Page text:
Having hot water, a stove that works, and heat when the temperature goes down is great. For RVers, propane makes all these good things possible. Do you have a travel trailer or fifth wheel? Then your propane (or LP, for “liquid petroleum”) is kept safely stored under high pressure in LP cylinders—most likely two of them. That storage pressure has to be reduced to a much lower level, and that job is done by a propane regulator. It’s a low-maintenance item, but it does require your attention.
Sight-glass indicator tells all
Most “towable” RVs have two removable LP cylinders. When one empties out, an automatic change-over regulator will simply start drawing on the other cylinder. An indicator in the regulator’s sight-glass will show you that you have an empty cylinder and it’s time for a refill. With this kind of regulator, you can take the empty away, leaving the other hooked up, keeping stuff like the refrigerator operating. No need to move the RV to refuel the propane.
How does the indicator work? While your regulator may look different, automatic changeover regulators are basically the same. Notice at the top of the photo there’s a small cylindrically shaped item. That’s the sight-glass—you’ll see it has a strip of green in it. Below it is a large knob with a “pointer” pointing to the left. That’s the cylinder selector lever. The sight-glass indicator is keyed to whichever cylinder the lever points to. In this case, the sight-glass, showing a green flag, indicates the left cylinder still has gas in it. If the indicator were red, it would mean that cylinder is empty. Some older regulators may use a silver-colored flag to indicate gas, with a red flag indicating empty.
Change out that empty!
Here’s how to change out an empty cylinder. When the sight-glass indicator shows you have an empty, TURN the lever (or the pointer knob) of the regulator toward the “full” bottle. Then TURN OFF the empty container supply valve, turning it completely clockwise. Now you can safely remove the empty container by disconnecting the rubber “pigtail” or connector hose. Twist the plastic connector at the bottle end of the pigtail counterclockwise.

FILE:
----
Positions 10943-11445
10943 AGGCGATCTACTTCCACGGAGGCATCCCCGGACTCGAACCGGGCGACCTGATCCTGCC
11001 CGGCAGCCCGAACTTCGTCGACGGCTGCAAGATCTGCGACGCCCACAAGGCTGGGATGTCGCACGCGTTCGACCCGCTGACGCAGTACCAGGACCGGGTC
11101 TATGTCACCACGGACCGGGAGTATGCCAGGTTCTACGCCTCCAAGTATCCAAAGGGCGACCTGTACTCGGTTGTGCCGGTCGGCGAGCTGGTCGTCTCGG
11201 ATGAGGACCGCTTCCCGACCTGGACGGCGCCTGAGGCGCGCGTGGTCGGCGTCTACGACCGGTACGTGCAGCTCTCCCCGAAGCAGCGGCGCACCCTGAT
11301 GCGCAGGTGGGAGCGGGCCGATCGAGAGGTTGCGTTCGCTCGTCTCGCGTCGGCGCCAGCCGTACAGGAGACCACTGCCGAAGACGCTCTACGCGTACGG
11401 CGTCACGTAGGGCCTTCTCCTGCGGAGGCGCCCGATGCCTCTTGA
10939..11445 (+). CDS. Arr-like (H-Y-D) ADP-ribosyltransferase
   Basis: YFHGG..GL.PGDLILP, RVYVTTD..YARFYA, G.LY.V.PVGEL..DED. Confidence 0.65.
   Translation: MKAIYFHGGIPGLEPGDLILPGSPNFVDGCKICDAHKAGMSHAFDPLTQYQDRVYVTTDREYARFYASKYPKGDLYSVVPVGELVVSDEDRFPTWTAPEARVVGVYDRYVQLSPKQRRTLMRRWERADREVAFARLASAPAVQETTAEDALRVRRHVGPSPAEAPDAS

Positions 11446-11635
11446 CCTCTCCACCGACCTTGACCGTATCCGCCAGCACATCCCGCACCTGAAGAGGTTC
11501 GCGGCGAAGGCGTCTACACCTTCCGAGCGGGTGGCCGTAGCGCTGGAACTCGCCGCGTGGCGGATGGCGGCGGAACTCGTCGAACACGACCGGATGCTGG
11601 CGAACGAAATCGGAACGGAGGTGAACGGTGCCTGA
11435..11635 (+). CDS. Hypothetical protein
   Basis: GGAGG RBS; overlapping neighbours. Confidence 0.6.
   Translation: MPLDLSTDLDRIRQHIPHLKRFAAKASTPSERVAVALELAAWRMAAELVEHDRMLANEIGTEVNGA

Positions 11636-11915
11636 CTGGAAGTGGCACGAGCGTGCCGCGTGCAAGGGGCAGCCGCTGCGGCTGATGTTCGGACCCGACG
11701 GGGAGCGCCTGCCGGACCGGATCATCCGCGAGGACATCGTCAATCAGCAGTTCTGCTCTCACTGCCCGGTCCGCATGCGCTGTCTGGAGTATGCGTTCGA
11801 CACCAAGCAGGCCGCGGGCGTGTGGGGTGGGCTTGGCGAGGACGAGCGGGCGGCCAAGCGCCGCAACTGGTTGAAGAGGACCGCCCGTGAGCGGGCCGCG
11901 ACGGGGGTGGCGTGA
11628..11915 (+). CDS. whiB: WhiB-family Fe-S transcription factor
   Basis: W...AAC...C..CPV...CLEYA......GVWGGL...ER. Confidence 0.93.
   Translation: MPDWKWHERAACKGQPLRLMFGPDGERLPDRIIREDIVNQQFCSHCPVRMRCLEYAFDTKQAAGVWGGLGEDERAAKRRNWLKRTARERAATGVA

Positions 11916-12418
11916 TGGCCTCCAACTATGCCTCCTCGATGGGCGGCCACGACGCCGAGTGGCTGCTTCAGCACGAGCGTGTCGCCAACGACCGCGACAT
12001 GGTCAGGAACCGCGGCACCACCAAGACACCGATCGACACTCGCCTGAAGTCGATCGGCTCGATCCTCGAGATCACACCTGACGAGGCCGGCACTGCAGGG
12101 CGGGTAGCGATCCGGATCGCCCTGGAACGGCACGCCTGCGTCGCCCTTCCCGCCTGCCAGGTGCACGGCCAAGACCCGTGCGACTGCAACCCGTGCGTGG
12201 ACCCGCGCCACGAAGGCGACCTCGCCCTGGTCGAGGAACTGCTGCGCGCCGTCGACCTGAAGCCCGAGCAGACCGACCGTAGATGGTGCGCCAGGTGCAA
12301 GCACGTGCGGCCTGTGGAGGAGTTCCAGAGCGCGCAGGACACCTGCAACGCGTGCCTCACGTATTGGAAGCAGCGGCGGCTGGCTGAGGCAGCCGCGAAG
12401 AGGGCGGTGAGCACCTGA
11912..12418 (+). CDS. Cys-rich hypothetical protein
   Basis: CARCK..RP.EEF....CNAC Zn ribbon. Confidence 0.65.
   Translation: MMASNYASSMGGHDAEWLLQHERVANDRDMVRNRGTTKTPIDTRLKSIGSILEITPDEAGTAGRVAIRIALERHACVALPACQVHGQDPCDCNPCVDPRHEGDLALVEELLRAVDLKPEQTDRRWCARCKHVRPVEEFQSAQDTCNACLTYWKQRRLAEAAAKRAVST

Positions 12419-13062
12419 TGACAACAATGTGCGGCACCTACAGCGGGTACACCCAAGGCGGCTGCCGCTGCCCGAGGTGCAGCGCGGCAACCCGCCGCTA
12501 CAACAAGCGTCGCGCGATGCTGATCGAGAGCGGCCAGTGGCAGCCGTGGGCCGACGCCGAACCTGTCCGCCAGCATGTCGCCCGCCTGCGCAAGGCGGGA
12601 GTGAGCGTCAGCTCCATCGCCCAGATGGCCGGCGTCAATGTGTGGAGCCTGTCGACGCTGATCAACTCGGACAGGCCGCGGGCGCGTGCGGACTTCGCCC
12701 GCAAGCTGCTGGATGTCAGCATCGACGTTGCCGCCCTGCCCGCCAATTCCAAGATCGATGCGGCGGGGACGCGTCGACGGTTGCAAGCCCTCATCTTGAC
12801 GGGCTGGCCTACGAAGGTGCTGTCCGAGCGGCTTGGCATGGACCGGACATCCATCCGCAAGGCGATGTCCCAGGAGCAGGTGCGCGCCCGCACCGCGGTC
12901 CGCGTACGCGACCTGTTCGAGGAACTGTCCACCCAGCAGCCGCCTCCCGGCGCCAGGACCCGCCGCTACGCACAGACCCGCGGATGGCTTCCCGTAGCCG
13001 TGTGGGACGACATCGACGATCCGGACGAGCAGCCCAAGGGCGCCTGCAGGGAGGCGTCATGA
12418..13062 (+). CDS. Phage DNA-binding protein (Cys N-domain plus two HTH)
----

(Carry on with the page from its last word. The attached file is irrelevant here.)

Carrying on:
When you bring the refilled cylinder back, slip it into place, connect up the pigtail, turning it clockwise. What we do now is flip the selector lever and point it to the “fresh” cylinder. What will happen is that if an appliance is drawing LP, the indicator flag will turn red. We then open the supply valve on the top of the cylinder, SLOWLY. At first just barely “crack open” the valve, then go ahead and open it the rest of the way. In some cases if you just blast open the cylinder valve, a safety device inside the pigtail will shut down the flow. The indicator flag should now turn green. That means you didn’t accidentally kick-in that pigtail safety, and gas is flowing from the newly refilled cylinder.
What if the indicator still shows red? First, make sure there is a demand for gas. Light a burner on your range. Now check the flag. If it’s still red, you’ve likely triggered the pigtail safety. Close the valve on the refilled cylinder and disconnect its pigtail. That should allow the safety to reset. Reconnect the pigtail and repeat, opening the cylinder valve slowly. Once you’ve assured yourself that you have gas flow from the “fresh” cylinder, be sure to flip the tank selector lever back to the other cylinder.
A regulator will tell you if you’ve sprung a leak
Automatic changeover regulators are not only useful in keeping you in gas, they can also tell you if there’s a leak in your RV propane system. With all propane appliances in the RV turned off and no pilot lights left lit (or turned on), turn off the gas valves on your propane containers. At this point, the regulator sight-glass flag should show “full.” Keep an eye on it and within a few minutes (or even a few hours) if the sight-glass flag shows “empty,” it’s a safe bet there’s an LP leak somewhere in your system. Have your system checked immediately!
LP regulators don’t require a lot of attention. You need to keep safety first. Your regulator has a vent, and it will be clearly marked as such, as you can see from the picture. The vent must always be pointed DOWN. Vents are equipped with a screen-like material to keep dirt and bugs out. Keep the screen clear to allow the regulator to breathe, and in case of malfunction, to blow off excess pressure. Keep water out of the vent by keeping the regulator covered and out of the elements. Notice the indicator flag on this regulator isn’t at the top, but in the middle.
Happily, regulators are happy creatures. Keep the vents clear, and know how to change out empty cylinders and life will be good.
Updates: 09/19/2022 4:57 PM. Corrected error on which end of the hose to twist the connector.